Avoiding formal cases and evidence, the UP police have forced on thousands of scared residents—mostly Muslim—“good-behaviour” bonds, worth exponentially more than their income, deterring protests against the citizenship law.
SAURABH SHARMA & MUZAMMIL DANISH/101REPORTERS.COM
Lucknow/Sambhal: Private-school teacher Mujahidul Islam was, as he put it, “in a state of shock” because the Uttar Pradesh (UP) government has demanded from him a good-behaviour bond of Rs 50,00,000, or 416 times his monthly income.
When notice of the bond first reached Islam in the town of Sambhal on 29 February 2020, he thought it was a mistake. Women protesting the Citizenship Amendment Act (CAA) sat outside his house, but no one from his family joined in, said Islam.
Even if they did, they would be within their constitutional rights to do so.
”There are high chances that both accused (the notice is issued against a Farrukh Jama too) can breach the peace of the city, so please do the favour of imposing the highest possible bond,” said the notice, issued by Sub-Divisional Magistrate (SDM) Rajesh Kumar to the local police.
“I realised the notice was not a mistake,” said Islam, a clean-shaven, well-built and bespectacled man, who tried and failed to meet local police officials. A local lawyer told Islam he had been served the notice for participating in an anti-CAA protest.
“I do not know how my name came up,” said Islam. “I am a small teacher struggling to meet the daily needs of my family. I do not know what will happen next.”
Islam is one of 70 in the western UP town of Sambhal ordered to sign the bonds. Similar notices have been served on 2,000 people in Aligarh, 100 km southwest of Sambhal—one of the epicentres of protest against the CAA, witnessing riots and police action—and more than 100 in the state capital Lucknow, among other cities. No clear statewide figure is available, but such notices are expected to be in the thousands.
Although some Hindus were made to sign bonds, the majority of those signing are Muslim and poor, we found, afraid of the police and the legal process, largely without criminal records and signing without question because they were relieved at not being arrested. The bonds are similar to the ones people will criminal cases must sign when they are released on bail.
“I want to end this matter here because I know what the police are capable of doing,” said Waqar Ahmed, a Lucknow barber, who has hired a lawyer for Rs 5,000. “I am a family man, and I do not want any legal trouble.”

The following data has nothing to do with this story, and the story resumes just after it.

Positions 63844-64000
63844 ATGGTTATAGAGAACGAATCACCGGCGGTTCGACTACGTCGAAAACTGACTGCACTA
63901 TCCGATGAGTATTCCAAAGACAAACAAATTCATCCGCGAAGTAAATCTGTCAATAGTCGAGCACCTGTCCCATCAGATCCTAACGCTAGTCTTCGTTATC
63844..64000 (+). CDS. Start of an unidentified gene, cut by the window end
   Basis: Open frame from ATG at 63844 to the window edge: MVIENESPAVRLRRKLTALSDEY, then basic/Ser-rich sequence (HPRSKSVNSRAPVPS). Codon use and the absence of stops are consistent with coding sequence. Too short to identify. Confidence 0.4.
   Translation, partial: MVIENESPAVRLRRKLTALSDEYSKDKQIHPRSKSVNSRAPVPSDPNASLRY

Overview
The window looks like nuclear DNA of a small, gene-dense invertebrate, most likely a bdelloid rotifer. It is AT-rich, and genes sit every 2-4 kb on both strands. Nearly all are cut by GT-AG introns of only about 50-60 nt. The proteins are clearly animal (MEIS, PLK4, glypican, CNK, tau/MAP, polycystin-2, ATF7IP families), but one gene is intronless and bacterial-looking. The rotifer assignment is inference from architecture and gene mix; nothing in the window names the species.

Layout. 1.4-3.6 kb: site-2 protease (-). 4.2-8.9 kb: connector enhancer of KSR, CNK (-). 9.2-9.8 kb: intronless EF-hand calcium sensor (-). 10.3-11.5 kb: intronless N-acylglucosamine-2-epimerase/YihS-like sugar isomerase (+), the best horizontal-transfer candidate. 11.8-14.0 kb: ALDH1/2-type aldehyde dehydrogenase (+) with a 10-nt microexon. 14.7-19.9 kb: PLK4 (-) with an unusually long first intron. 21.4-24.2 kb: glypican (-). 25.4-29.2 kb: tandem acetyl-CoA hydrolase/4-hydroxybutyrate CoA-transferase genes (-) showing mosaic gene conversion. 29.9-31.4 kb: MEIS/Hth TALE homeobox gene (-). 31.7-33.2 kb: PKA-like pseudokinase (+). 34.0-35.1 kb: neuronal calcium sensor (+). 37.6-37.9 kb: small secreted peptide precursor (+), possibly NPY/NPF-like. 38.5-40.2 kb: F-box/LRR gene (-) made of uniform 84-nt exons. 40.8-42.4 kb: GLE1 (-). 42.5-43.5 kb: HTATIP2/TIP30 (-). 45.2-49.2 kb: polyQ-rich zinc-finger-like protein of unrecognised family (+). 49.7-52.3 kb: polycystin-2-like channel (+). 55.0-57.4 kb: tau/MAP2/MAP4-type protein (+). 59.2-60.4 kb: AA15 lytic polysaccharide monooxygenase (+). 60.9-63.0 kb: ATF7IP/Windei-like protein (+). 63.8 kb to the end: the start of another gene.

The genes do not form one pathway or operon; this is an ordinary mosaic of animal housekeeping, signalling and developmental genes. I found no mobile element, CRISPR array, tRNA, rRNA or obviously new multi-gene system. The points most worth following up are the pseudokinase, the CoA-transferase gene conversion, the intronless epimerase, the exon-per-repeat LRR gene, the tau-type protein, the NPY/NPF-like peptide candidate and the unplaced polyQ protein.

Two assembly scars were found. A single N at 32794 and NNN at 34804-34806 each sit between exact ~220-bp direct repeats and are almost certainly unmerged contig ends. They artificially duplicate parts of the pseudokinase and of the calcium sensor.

Those served notice have to deposit a one-time fee of Rs 300 after signing the bond and appear before a sub-divisional magistrate or police commissioner. If they do not, an arrest warrant can be issued. Paying the bond amount or attaching property if they fail to do so is the next step, although lawyers said they knew of only a few cases where the payment was made.
What the notices do create is anxiety, humiliation and tension: for being shamed, for appearing before an officer of the law, for living with the prospect of arrest and property taken over by the government.
“These notices have created a lot of fear in the community and people fear their property may be attached by the government, if they do not obey,” said R Hasmi, a Lucknow tradesman (we are withholding his profession for fear of identification by neighbours). “My family is scared, and my Hindu neighbours have started believing that I am some sort of mafia slapped with a criminal charge. This has dented my image in society.”
The notices have been served under Sections 107 and 116 of the Criminal Procedure Code (CrPC). These sections allow “executive magistrates” to demand bonds, with or without sureties, from people for “keeping the peace or maintaining good behaviour”.
“These sections are mostly used as a preventive measure against a person who could pose a threat to the peace of the society,” said K A Pandey, a lecturer at the Dr Ram Manohar Lohia Law University in Lucknow. “But this can only be done only after receiving information and formal opinion that there are substantial grounds against that person.” There is no evidence this process was followed.
Sambal Superintendent of Police (SP) Yamuna Prasad said his department issued notices only after “proper identification” by intelligence officers. Despite several requests over many days, he declined further comment on questions of legality and grounds on which the notices were served. In general, since the crackdown on anti-CAA protests began, police and other government officials have largely stopped responding to journalists
A Day’s Leave Every 14 Days To Report To The Police